She recounts how she and her friend, Mary Ann Walzer, travel around each fall collecting bags of leaves from people. What most of us regard as discard, they see as a precious resource. The contents of these bags will transform into natural, chemical-free, nutrient-rich soil—dream material for a garden.

Like the collaborative search for bagged leaves and team rescue missions for caterpillars, much of Merrie Jo’s gardening journey is a shared experience with others. Over the years, she has learned a great deal of what she knows from fellow gardeners. Sojourners who travel this garden path often find themselves connected to each other and, ultimately, recipients of a grace even more precious than black soil: spiritual and physical well-being.

“It’s therapy for me, too,” said Merrie Jo. “I can get a peace. It’s a feeling I just don’t get in another place. And it’s very physical. It can be as hard as you want—digging up a bush, hauling water—or you can do a little weeding. I call it liberating the plants from the weeds.”

Gardening offer a multitude of subtle gifts that touch the heart. Just being outside, away from day-to-day life, is a tremendous benefit, according to Merrie Jo. In this space, away from deadlines, laundry, and to-dos, her garden provides links to loved ones and precious memories.

“You get certain plants from people, and that’s them,” said Merrie Jo. “Every flower is a story.”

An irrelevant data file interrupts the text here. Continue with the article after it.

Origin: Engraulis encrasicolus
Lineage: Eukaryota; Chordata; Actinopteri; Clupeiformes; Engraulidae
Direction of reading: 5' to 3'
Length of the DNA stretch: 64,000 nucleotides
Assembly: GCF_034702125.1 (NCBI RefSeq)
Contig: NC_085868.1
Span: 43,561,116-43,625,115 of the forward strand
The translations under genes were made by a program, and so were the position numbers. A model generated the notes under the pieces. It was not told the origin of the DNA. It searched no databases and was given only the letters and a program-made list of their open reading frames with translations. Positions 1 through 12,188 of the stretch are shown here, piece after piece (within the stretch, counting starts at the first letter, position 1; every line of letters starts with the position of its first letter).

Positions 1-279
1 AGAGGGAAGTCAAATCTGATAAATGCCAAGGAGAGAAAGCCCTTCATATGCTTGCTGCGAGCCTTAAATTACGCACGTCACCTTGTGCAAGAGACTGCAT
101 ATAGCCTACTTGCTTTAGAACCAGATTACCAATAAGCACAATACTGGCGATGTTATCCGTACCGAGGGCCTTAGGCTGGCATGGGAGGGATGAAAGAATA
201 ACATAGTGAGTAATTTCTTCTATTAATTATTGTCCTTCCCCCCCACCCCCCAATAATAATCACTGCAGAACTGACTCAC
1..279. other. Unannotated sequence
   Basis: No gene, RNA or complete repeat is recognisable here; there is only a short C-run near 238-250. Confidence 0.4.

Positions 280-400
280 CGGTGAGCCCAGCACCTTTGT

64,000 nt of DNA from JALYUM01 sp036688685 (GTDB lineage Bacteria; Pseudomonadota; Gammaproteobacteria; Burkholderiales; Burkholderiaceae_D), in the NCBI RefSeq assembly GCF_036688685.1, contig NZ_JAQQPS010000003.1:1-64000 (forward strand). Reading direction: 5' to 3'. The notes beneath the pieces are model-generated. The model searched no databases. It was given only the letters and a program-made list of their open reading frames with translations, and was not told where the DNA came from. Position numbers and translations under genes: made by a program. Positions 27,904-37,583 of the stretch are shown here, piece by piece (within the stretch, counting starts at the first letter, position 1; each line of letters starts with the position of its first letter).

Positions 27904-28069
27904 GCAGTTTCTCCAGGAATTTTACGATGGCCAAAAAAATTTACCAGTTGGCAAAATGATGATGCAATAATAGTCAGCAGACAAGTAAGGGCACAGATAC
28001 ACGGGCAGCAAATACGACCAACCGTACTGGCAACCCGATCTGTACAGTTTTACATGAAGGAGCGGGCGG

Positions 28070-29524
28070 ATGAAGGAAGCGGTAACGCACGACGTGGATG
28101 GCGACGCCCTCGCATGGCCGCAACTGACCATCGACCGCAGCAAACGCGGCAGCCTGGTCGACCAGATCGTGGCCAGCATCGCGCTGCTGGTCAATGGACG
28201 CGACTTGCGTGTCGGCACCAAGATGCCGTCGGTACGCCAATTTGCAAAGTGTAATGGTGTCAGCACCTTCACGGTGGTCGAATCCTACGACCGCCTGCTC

Ultimately, gardening is not about the yard. It’s about a person’s communion with nature to create beauty and life.

“When you’re gardening, you don’t talk,” said Merrie Jo. “I like the silence of gardening. The earthiness, the sweatiness, the dirtiness, the bugginess, the unpredictableness of who shows up in your garden. It’s all alive.”

“Plus,” she added, “I love the dirt.”

PURE EXPERIENCE
“I love the dirt too,” said Mary Ann Walzer, a gardener of 27 years and Merrie Jo’s partner in search of leaf bags each fall.

Mary Ann composts, re-using everything, she says. She loves the process of turning her compost barrels, converting waste into dirt, and using that dirt to transform her yard of clay and sand into dark soil. Mary Ann feels satisfied to know that she’s feeding the earth without using chemicals or draining natural resources, such as the water supply. She collects water in her rain barrel for irrigation and daily carries her own water to water her garden.

Mary Ann began gardening 27 years ago with the encouragement of her friend. “Merrie Jo got me started gardening,” she said, smiling. “Must be something in me. I didn’t grow up gardening.” A pre-op and recovery room nurse who works in Virginia Beach and lives in Norfolk, she now treasures her time in her garden.

“For me it’s pure experience, patience, and trial and error. ” she said, likening the experience to a runner’s high. “It can be miserable in the moment, but if you’re not doing it, you get grumpy. Winter is a down time. I don’t do that much gardening, and I think, I’m cured. I’m not going back to it. And then spring starts, and you can spend a whole day out there.”

Her time in the garden has a natural rhythm of action and contemplation, wrestling with roots and pausing to rest and wonder what to put in a blank spot to the yard. “Some of those moments feel wasteful,” she said, “but then three weeks later you see what comes up. I look at other people’s gardens, and they look so peaceful. I call mine chaotic.”